Searching over 5,500,000 cases.


searching
Buy This Entire Record For $7.95

Download the entire decision to receive the complete text, official citation,
docket number, dissents and concurrences, and footnotes for this case.

Learn more about what you receive with purchase of this case.

People v. Gross

California Court of Appeals, Third District, Sacramento

July 27, 2015

THE PEOPLE, Plaintiff and Respondent,
v.
RICKEY GLENN GROSS, Defendant and Appellant.

APPEAL from a judgment of the Superior Court of Sacramento County Nos. 97F07782, 97F07859, Michael A. Savage, Judge.

Page 1314

[Copyrighted Material Omitted]

Page 1315

COUNSEL

Pamela R. Elliott for Defendant and Appellant.

Kamala D. Harris, Attorney General, Michael P. Farrell, Assistant Attorney General, Eric Christoffersen and Jennevee H. de Guzman, Deputy Attorneys General, for Plaintiff and Respondent.

OPINION

ROBIE, ACTING P. J.

Under Welfare and Institutions Code former section 3200, a trial court could dismiss the criminal charges against a defendant who successfully completed a commitment to the California Rehabilitation Center (CRC) and the dismissal had (with one exception not applicable here) “the same force and effect as a dismissal under Section 1203.4 of the Penal Code.”[1] (Former Welf. & Inst. Code, former §3200, subd. (b); see People v. Rodriguez (1966) 243 Cal.App.2d 522, 527 [52 Cal.Rptr. 643].) When an accusation or information is dismissed under section 1203.4, the defendant is, with certain exceptions, “released from all penalties and disabilities resulting from the offense of which he or she has been convicted.” (§ 1203.4, subd. (a)(1).)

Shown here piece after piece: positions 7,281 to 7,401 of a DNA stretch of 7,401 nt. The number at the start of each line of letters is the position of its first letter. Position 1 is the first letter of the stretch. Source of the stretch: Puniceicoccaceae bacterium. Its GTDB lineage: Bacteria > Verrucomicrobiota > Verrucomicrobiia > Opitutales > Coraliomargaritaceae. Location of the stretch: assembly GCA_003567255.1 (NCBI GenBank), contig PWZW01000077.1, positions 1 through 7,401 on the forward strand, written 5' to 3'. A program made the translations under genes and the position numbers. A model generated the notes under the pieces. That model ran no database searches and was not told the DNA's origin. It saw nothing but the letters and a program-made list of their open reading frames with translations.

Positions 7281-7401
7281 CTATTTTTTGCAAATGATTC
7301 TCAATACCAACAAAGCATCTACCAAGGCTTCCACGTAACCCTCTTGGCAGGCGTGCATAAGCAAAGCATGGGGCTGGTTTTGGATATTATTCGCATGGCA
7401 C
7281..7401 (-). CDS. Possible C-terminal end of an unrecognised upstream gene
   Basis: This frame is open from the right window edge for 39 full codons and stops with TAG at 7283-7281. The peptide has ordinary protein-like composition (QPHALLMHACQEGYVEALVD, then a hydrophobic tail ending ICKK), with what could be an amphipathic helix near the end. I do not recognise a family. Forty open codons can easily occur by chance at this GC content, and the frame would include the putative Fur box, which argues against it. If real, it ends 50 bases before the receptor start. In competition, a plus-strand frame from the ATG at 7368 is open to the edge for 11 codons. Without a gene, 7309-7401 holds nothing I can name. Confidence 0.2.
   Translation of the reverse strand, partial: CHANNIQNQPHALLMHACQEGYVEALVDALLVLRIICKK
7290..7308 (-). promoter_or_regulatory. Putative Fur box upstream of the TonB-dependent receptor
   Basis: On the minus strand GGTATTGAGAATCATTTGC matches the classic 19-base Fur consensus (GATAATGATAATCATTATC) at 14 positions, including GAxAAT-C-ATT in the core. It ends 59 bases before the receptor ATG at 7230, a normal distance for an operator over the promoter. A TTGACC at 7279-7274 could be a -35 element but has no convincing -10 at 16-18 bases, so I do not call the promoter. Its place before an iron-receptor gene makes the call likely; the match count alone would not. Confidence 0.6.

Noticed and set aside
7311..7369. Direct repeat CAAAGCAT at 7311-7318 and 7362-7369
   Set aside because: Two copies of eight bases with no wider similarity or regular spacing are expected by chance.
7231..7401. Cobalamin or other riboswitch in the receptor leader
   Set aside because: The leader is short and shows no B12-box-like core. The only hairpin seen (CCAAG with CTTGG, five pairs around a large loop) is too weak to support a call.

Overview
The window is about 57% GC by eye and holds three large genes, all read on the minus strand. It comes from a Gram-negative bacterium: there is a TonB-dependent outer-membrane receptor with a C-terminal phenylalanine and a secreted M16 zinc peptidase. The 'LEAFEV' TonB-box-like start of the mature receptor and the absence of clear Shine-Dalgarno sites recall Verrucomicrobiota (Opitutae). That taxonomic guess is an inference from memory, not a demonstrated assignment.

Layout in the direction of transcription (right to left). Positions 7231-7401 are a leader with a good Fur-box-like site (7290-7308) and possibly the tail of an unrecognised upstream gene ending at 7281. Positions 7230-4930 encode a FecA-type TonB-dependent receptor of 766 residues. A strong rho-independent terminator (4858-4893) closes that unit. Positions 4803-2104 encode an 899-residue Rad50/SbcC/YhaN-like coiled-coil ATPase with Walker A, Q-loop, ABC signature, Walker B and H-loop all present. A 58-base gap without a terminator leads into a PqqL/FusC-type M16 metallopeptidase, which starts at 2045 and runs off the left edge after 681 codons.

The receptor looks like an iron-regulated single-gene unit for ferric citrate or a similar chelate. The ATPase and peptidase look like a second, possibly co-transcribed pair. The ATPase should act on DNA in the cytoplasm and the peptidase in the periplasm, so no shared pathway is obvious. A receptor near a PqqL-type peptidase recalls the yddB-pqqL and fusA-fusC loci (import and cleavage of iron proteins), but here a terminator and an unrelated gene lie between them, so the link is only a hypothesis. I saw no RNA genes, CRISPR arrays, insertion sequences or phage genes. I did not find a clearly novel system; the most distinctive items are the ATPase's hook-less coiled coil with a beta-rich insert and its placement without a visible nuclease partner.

In this case, defendant Rickey Glenn Gross contends the dismissal of the criminal charges against him pursuant to Welfare and Institutions Code former section 3200 following his successful completion of a CRC commitment operated to release him from the obligation to pay restitution to the victims of his crimes because direct victim restitution “qualifies as a ‘penalty and disability’ pursuant to... section 1203.4.” We disagree. The obligation to make a victim whole through direct victim restitution is a constitutional mandate that serves to protect public safety and welfare, rather than to punish the defendant, and thus it is not a penalty or disability from which a

Page 1316

defendant is released upon the dismissal of criminal charges pursuant to former section 3200 or Penal Code section 1203.4. Accordingly, we affirm.

BACKGROUND

In 1998, defendant pled guilty to two counts of second degree burglary and possession of a destructive device in Sacramento County Superior Court cases Nos. 97F07570 (People v. Gross (Super. Ct. Sacramento County, 1998, No. 97F07570)), 97F07782 (hereafter case No. 782) and 97F07859 (hereafter case No. 859). The trial court sentenced defendant to an aggregate term of five years four months in state prison but suspended execution of defendant’s sentence and committed him to the CRC.

At sentencing, the trial court ordered defendant to pay various fines and fees as well as direct restitution to his victims. To his victims, the trial court ordered defendant to pay $14, 230 in case No. 859, $31, 083.92 in case No. 782, and a total of $34, 826.59 in several cases dismissed with Harvey[2] waivers (Sacramento County Superior Court cases Nos. “97/53823, ” “97/76959, ” and “97/70929”).[3] In sum, the trial court ordered defendant to pay $80.140.51 in direct restitution to his victims.

In 2001, after defendant successfully completed his CRC commitment, the trial court reinstated the criminal proceedings and dismissed the charges pursuant to ...


Buy This Entire Record For $7.95

Download the entire decision to receive the complete text, official citation,
docket number, dissents and concurrences, and footnotes for this case.

Learn more about what you receive with purchase of this case.